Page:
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Marsha Warfield Played Roz on "Night Court." See Her Now at 67.

She just returned to acting after a 22-year hiatus.

Airing on NBC for a whopping nine seasons beginning in 1984, Night Court was a hit sitcom with a beloved ensemble cast. At the center of the show was young judge Harry T. Stone (Harry Anderson), who had a talent for magic and a job presiding over the undesirable night shift of a municipal courtroom in New York City. The rest of the regulars were made up of the were lawyers who appeared before him (including Markie Post and John Larroquette) and the courtroom staff. While Richard Moll played memorable bailiff Bull throughout the whole series, the role of his counterpart was played by a few different actors. The longest-serving was Marsha Warfield, who joined the cast of Night Court in Season 4 to play bailiff Rosalind "Roz" Russell" and stayed with the show until the end.

Today, Warfield is 67 years old and still performing as an actor and a comedian. Read on to find out what else she's been up to since Night Court went off the air.

RELATED: See Freddy "Boom Boom" Washington From Welcome Back, Kotter Now at 68.

Warfield recently returned to acting after a long hiatus.

Harry Anderson and Marsha Warfield in 1987
Ron Galella, Ltd./Ron Galella Collection via Getty Images

After Night Court, Warfield went on to star on Empty Nest, as Dr. Maxine Douglas, and make appearances in lots of other shows, including Living Single, Cybill, and Mad About You. She also appeared in several movies, including Mask and Caddyshack II. But after a cameo in the Kirstie Alley comedy Veronica's Closet in 1999, it would be more than 20 years until audiences would see Warfield onscreen again.

"I had a family commitment thing I had to attend to that needed my time and presence," she explained of her break in an interview with 50 Bold. "The matter needed my attention and then I could resume pursuing my passion, so I went for it!"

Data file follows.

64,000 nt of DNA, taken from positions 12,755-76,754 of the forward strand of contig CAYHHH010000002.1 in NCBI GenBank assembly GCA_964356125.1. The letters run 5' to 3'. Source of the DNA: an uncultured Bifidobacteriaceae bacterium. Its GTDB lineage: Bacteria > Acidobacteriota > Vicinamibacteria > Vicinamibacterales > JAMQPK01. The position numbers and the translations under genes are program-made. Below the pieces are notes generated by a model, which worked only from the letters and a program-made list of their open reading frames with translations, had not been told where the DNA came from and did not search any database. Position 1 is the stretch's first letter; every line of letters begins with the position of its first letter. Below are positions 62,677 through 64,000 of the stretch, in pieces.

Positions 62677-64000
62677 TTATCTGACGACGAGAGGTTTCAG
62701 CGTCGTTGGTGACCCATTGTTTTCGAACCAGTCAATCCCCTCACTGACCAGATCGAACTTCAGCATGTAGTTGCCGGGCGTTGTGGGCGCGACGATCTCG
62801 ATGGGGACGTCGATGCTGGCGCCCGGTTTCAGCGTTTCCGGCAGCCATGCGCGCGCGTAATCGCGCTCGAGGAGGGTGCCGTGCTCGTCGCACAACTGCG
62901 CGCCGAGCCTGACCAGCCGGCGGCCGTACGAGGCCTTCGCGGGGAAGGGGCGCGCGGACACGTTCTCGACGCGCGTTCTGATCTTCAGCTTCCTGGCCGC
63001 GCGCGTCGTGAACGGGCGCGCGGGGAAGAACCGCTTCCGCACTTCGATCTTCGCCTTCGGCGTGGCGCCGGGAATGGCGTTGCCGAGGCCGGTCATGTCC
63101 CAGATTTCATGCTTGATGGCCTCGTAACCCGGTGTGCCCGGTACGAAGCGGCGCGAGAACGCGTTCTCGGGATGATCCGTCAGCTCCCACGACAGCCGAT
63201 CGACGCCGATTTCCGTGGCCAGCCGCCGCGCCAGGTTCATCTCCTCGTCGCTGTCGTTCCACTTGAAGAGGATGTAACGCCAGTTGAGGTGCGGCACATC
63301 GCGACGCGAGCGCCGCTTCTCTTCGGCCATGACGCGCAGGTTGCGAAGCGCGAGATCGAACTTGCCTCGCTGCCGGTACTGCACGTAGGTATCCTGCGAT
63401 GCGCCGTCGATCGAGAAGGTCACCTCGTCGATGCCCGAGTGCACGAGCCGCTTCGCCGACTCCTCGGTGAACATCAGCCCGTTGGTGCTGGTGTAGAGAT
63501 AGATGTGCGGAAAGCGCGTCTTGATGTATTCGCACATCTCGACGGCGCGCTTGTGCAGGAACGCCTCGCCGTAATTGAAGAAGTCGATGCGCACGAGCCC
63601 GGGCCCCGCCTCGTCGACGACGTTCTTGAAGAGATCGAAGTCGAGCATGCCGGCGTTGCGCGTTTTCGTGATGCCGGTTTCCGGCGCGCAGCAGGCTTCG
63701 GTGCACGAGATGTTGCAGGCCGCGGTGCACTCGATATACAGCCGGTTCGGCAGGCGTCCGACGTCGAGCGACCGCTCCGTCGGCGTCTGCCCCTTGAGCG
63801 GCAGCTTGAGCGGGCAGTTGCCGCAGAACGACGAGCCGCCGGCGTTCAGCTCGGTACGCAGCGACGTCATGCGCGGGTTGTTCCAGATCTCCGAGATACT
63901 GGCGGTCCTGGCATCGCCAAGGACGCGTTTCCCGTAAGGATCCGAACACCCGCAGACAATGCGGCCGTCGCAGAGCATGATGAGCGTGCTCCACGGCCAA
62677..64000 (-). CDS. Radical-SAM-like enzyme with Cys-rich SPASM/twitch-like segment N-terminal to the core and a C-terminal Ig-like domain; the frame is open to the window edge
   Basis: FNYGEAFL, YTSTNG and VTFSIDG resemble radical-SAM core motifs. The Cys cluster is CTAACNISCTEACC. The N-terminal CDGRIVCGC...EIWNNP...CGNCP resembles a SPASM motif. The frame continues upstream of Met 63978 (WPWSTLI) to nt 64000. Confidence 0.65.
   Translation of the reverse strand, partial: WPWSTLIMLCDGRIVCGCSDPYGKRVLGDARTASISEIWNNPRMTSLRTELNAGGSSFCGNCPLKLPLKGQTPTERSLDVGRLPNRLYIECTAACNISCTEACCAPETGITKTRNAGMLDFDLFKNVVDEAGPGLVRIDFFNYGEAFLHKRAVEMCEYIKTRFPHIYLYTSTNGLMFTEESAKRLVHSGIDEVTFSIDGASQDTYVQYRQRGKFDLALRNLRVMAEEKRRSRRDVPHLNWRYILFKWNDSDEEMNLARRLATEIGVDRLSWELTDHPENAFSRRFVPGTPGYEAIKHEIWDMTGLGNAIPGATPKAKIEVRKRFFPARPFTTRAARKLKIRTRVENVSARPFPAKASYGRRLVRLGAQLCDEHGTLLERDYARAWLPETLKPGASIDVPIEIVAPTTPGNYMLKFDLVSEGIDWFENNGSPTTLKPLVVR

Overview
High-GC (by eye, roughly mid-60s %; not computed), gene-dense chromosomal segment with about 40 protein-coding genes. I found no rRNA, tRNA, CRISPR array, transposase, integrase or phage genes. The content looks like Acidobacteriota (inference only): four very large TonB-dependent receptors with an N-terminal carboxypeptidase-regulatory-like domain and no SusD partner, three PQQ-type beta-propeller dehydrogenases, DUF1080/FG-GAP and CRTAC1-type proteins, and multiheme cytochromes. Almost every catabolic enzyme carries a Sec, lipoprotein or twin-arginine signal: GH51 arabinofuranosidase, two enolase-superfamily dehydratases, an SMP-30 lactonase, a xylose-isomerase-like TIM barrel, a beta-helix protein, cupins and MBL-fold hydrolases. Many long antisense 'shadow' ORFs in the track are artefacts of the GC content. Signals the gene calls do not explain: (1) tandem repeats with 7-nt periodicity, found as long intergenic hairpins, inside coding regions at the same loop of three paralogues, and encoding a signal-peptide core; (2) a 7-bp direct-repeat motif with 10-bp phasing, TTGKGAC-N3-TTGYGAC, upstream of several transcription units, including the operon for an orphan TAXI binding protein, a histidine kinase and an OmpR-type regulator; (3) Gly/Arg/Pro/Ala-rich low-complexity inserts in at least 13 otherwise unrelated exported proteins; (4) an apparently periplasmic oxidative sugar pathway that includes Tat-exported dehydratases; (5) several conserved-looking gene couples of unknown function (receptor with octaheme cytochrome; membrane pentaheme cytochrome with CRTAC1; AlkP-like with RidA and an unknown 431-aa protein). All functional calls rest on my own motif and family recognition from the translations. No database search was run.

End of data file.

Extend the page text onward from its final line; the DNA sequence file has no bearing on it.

On her official website, Warfield calls her time away from the camera "an overlong period of retirement" and describes her comeback as "revenge."

"You take the hiatus that I did, and suddenly, there's a whole new landscape out here," she told 50 Bold. "I am a whole new person. I have to reintroduce myself to this country and to the world"

In 2021, Warfield made her return in a big way—on one of the most popular shows on TV. She plays Toni Wilson, Hen's mother, on the Fox medical drama 9-1-1.

She's also performing live comedy again.

Marsha Warfield doing standup in 2016
Bobby Bank/WireImage

Warfield is not only acting again, but she's getting back into live comedy, too. In 2021, she began performing an act called "The Book of Marsha."

"I call my show 'The Book of Marsha' because, at this age, it's my story, looking back over my life and the world as I know it over these past 60-plus years," she told Pride Source. "It all comes out in my standup."

Warfield also shares pieces of her comedy act and talks about her real life on her YouTube channel. It's no surprise that she feels so comfortable speaking to an audience, since she was briefly the host of her own talk show, The Marsha Warfield Show, in 1990.

Warfield came out publicly in 2017

When Warfield left retirement, she also decided to come out to the public as a lesbian. Today, she's in a relationship with a woman named Angie, who she told Pride Source she hopes to marry.

"I was tired of being in [the closet]," she said in the same interview. "People don't understand how much the world has changed for LGBTQ+ people and they don't realize that LGBTQ+ is a fairly new acronym. Everybody was in the closet until pretty much the AIDS crisis and the bungling of that brought issues to the forefront that had long been purposely buried. Deliberately buried."

It was also difficult for Warfield because, as she revealed in a since-deleted Facebook post, her mother asked her not to come out of the closet until after she died.

"I agreed, even though the request and her admission were hurtful in ways I couldn't put my finger on then, and probably haven't completely worked through now," Warfield admitted in the post, via The Root. "But, everybody who knew me, knew I was gay. The people I didn't tell knew anyway, and tacitly agreed to pretend that the unacknowledged had been acknowledged and accepted. Like I'm sure is true for millions of other glass door closeted people."

She continued, "Nobody should have to hide their sexuality. No parent should ask their child to. There should be no shame in being gay."

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She is outspoken in the fight for equal rights.

Marsha Warfield in 2017
John Lamparski/Getty Images

Warfield uses her platform—including her TikTok account, her Instagram, and other channels—to speak out about what she believes in, frequently touching on gay rights, racial equality, and feminism.

"Just because you personally are not a racist that doesn't mean racism is not a deeply ingrained systemic problem," she wrote in a 2019 tweet. "Same with sexism and the patriarchy. Stop deflecting and mansplaining."

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Nicole Pomarico
Nicole Pomarico is a pop culture and entertainment writer. Read more
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